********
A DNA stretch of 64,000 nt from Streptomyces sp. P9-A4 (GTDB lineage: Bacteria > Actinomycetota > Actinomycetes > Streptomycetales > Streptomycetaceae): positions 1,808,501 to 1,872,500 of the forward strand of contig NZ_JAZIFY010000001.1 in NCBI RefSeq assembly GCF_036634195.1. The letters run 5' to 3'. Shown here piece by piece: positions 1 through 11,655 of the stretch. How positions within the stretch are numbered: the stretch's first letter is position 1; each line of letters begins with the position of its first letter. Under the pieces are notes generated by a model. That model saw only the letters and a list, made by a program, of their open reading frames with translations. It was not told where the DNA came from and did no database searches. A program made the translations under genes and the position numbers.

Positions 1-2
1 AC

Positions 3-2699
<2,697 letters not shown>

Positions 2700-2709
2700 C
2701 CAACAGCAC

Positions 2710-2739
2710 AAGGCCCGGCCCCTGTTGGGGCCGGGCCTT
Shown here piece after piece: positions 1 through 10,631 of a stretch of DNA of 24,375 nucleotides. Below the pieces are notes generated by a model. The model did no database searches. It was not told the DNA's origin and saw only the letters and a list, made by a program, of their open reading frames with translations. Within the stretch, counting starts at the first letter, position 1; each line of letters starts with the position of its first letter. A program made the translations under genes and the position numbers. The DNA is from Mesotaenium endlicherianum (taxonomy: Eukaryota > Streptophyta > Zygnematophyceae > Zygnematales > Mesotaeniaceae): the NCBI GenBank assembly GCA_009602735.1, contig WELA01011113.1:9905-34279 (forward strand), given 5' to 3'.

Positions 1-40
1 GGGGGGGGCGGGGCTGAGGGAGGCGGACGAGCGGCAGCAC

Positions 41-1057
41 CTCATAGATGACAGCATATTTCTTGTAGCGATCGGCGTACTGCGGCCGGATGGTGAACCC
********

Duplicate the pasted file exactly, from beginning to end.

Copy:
A DNA stretch of 64,000 nt from Streptomyces sp. P9-A4 (GTDB lineage: Bacteria > Actinomycetota > Actinomycetes > Streptomycetales > Streptomycetaceae): positions 1,808,501 to 1,872,500 of the forward strand of contig NZ_JAZIFY010000001.1 in NCBI RefSeq assembly GCF_036634195.1. The letters run 5' to 3'. Shown here piece by piece: positions 1 through 11,655 of the stretch. How positions within the stretch are numbered: the stretch's first letter is position 1; each line of letters begins with the position of its first letter. Under the pieces are notes generated by a model. That model saw only the letters and a list, made by a program, of their open reading frames with translations. It was not told where the DNA came from and did no database searches. A program made the translations under genes and the position numbers.

Positions 1-2
1 AC

Positions 3-2699
<2,697 letters not shown>

Positions 2700-2709
2700 C
2701 CAACAGCAC

Positions 2710-2739
2710 AAGGCCCGGCCCCTGTTGGGGCCGGGCCTT
Shown here piece after piece: positions 1 through 10,631 of a stretch of DNA of 24,375 nucleotides. Below the pieces are notes generated by a model. The model did no database searches. It was not told the DNA's origin and saw only the letters and a list, made by a program, of their open reading frames with translations. Within the stretch, counting starts at the first letter, position 1; each line of letters starts with the position of its first letter. A program made the translations under genes and the position numbers. The DNA is from Mesotaenium endlicherianum (taxonomy: Eukaryota > Streptophyta > Zygnematophyceae > Zygnematales > Mesotaeniaceae): the NCBI GenBank assembly GCA_009602735.1, contig WELA01011113.1:9905-34279 (forward strand), given 5' to 3'.

Positions 1-40
1 GGGGGGGGCGGGGCTGAGGGAGGCGGACGAGCGGCAGCAC

Positions 41-1057
41 CTCATAGATGACAGCATATTTCTTGTAGCGATCGGCGTACTGCGGCCGGATGGTGAACCC